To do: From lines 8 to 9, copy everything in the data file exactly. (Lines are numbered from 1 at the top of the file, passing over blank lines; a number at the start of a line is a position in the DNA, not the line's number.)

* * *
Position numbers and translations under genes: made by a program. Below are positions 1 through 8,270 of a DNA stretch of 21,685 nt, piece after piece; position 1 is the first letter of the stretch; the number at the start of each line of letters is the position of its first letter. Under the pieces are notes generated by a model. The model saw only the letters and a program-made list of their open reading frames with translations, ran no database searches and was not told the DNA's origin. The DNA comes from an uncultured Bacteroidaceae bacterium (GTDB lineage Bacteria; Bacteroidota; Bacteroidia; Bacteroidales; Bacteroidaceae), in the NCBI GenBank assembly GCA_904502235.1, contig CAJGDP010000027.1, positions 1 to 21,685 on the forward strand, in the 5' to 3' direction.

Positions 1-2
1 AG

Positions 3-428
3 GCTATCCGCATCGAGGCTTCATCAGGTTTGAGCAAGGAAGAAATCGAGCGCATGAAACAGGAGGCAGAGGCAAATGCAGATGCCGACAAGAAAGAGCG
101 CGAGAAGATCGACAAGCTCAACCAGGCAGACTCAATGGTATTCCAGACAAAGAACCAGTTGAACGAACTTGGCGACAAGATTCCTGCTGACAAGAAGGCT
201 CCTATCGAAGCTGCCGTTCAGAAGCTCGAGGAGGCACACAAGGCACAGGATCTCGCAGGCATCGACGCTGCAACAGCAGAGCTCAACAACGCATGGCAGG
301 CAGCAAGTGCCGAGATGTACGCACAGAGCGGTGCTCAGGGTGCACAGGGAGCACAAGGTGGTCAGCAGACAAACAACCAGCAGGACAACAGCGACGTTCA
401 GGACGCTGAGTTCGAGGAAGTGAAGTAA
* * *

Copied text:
301 CAGCAAGTGCCGAGATGTACGCACAGAGCGGTGCTCAGGGTGCACAGGGAGCACAAGGTGGTCAGCAGACAAACAACCAGCAGGACAACAGCGACGTTCA
401 GGACGCTGAGTTCGAGGAAGTGAAGTAA